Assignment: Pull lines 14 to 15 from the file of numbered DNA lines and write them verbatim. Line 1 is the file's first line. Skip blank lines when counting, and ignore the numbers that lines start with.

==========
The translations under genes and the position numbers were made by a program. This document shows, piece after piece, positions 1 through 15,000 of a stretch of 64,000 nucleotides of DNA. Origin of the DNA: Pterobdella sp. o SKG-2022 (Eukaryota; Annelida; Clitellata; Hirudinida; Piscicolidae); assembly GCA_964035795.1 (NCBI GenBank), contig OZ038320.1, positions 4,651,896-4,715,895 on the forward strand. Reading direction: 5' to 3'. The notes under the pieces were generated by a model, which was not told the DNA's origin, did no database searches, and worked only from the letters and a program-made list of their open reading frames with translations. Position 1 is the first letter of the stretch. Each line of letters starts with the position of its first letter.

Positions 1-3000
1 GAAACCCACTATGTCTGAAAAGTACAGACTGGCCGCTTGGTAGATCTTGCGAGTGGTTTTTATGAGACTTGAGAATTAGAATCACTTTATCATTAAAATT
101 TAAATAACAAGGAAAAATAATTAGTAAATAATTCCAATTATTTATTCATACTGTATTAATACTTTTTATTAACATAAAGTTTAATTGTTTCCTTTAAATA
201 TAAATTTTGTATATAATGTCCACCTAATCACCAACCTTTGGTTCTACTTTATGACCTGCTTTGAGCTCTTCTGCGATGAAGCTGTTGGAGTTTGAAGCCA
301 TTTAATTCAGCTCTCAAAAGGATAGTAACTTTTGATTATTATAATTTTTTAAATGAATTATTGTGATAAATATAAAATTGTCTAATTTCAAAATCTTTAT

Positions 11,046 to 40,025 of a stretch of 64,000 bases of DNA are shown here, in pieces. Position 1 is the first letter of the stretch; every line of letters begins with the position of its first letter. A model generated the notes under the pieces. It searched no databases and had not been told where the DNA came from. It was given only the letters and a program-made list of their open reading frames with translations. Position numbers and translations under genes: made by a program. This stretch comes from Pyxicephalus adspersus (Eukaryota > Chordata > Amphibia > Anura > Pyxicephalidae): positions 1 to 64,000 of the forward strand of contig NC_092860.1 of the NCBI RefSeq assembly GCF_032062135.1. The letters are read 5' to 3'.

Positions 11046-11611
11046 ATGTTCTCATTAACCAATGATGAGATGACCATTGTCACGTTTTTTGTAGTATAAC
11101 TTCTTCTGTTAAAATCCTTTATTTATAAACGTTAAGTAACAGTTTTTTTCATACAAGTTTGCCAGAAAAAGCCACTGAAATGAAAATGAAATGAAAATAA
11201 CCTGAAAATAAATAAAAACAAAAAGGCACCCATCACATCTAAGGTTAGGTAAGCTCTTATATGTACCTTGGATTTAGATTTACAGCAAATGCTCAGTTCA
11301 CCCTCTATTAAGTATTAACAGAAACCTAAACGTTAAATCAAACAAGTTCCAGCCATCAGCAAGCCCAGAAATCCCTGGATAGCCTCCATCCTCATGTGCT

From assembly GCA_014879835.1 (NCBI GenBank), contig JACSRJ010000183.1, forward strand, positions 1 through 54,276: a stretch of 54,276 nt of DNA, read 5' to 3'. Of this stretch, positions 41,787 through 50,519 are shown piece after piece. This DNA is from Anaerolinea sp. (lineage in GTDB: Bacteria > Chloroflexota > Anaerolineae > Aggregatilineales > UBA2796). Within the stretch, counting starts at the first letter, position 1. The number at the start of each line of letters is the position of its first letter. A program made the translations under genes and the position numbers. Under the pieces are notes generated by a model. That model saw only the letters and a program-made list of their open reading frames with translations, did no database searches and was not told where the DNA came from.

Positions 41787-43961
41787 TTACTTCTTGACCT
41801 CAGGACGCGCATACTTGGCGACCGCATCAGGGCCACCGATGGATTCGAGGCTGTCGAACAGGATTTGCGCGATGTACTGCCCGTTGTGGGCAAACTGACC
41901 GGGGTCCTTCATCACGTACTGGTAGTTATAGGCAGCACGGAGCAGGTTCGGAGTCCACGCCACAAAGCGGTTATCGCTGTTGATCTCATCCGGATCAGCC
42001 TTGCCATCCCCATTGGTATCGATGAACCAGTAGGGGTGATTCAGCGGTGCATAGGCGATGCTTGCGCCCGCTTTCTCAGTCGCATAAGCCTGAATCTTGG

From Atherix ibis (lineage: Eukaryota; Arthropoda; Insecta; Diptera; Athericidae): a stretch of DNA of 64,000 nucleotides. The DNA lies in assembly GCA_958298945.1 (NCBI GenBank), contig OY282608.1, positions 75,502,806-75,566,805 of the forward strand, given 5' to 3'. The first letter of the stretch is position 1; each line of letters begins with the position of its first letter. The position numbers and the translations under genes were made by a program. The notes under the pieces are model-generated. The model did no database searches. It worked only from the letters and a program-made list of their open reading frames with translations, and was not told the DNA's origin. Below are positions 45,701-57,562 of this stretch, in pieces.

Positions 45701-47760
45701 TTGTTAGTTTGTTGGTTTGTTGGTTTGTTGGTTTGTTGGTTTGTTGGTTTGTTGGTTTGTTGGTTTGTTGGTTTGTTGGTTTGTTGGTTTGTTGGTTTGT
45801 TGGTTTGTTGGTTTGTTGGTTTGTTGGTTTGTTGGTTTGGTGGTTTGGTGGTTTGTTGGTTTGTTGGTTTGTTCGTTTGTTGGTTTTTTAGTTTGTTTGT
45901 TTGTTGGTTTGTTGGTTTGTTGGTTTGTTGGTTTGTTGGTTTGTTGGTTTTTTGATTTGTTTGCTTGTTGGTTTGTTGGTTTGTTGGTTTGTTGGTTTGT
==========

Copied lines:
Positions 41787-43961
41787 TTACTTCTTGACCT